British Television and its American Bastard Stepchildren
So, I like British TV. Top Gear has made my love of cars ten times worse, Spaced has given me no end of great nerdy comedy, and Hyperdrive… well, I’ve gushed about it on the blog before. And thanks to the Internet, BBC America, and a few other outlets, these shows are available to Americans with minimal effort. You might have noticed that Twitter in general is freaking out lately over Downtown Abbey — I haven’t seen it yet, but my wife Lisa tells me it’s quite good.
So why do American TV execs feel the need to rip off and remake British TV shows? They do it quite a lot — Skins, Being Human, even Wipeout. And the one thing these shows all have in common — the American versions suck in comparison to the originals. The American Top Gear (it doesn’t even deserve italics) is so awful it’s actually physically painful to watch.
I hope it doesn’t happen, but I wouldn’t be too surprised to see an American version of Doctor Who or Sherlock hitting our shores within the next few years. The logic is simple enough, I guess — these shows are wildly popular in another country, so why not make American versions and watch the cash roll in? But somewhere along the way, everything that was special about the original show is lost, leaving a flat, nearly unwatchable copy in its place. If you don’t believe me, track down the pilot episode footage from the American version of Spaced on YouTube, and see how long it takes for you to claw your own eyes out in terror.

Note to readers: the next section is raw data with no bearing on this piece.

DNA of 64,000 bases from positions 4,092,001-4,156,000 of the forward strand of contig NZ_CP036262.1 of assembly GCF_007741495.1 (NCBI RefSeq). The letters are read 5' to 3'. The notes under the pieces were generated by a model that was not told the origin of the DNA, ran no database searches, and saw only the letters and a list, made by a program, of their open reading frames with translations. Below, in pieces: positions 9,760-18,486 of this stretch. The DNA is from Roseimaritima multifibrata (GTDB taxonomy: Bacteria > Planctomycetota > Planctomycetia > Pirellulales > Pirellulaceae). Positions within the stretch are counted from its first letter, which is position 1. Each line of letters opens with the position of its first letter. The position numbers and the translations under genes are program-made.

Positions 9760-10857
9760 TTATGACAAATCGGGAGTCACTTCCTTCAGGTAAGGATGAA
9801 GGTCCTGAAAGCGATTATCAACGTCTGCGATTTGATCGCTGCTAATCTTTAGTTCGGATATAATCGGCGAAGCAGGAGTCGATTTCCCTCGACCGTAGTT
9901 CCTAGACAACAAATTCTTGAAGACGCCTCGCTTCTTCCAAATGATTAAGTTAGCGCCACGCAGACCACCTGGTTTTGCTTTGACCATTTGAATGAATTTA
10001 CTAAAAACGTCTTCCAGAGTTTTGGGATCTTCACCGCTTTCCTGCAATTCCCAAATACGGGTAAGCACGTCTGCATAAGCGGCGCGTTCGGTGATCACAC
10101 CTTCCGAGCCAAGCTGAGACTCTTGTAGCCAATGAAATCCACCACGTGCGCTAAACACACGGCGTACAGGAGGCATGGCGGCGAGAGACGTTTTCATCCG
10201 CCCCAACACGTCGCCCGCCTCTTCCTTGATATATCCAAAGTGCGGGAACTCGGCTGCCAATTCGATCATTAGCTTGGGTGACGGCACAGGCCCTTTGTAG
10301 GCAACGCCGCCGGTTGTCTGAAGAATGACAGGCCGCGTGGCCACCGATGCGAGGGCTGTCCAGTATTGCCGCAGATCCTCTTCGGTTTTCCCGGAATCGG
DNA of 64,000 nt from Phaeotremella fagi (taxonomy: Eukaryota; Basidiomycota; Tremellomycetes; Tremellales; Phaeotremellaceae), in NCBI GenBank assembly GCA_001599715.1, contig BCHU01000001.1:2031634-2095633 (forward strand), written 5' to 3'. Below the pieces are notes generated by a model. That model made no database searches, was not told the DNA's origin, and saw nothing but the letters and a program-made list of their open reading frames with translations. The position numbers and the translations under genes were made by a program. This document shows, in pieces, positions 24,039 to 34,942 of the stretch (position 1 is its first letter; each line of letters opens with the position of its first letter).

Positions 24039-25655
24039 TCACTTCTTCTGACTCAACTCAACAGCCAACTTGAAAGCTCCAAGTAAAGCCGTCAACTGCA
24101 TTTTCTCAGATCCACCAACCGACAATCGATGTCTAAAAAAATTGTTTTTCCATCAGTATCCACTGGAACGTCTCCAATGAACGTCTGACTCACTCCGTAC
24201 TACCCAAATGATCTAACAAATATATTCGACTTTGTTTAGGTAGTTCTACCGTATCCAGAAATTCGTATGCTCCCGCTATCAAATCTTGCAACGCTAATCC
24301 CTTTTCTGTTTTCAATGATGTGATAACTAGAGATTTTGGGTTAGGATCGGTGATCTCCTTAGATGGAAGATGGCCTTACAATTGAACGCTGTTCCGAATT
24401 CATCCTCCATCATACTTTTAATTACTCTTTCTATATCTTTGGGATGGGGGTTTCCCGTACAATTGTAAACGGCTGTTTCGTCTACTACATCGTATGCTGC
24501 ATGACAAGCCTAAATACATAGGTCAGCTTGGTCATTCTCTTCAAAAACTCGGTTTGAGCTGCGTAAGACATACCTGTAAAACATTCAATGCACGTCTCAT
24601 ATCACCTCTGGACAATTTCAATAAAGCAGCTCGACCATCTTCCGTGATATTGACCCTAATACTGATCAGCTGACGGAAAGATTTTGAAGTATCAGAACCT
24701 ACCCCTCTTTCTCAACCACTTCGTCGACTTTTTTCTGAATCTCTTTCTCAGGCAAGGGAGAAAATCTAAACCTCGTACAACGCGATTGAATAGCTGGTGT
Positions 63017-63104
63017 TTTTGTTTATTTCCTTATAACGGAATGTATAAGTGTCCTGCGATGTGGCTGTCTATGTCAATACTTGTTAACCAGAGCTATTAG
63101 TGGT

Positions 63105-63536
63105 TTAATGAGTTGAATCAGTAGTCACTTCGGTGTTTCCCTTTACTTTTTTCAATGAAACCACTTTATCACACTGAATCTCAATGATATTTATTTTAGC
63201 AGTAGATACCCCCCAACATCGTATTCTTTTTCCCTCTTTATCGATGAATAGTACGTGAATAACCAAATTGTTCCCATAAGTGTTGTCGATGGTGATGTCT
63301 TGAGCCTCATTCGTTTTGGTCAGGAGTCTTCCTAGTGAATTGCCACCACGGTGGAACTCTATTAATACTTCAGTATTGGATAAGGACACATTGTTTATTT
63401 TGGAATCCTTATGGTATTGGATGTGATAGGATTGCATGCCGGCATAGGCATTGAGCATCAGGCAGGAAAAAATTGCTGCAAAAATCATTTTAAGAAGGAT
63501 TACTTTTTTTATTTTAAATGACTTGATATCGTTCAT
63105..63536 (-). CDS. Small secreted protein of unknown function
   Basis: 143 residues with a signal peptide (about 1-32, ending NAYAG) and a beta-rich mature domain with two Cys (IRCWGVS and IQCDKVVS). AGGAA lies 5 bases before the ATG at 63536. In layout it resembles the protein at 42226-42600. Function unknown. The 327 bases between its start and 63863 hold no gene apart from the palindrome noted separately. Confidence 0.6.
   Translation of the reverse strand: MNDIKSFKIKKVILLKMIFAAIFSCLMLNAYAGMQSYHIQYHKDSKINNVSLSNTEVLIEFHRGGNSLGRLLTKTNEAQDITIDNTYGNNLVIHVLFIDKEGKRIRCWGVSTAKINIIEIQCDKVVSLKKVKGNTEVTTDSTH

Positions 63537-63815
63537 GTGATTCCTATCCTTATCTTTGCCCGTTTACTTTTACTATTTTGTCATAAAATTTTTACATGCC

So, what’s the show you hope the American TV execs never get their grubby little paws on? And is there a show out there that started off as a British series, but didn’t suck horribly when they made an American version?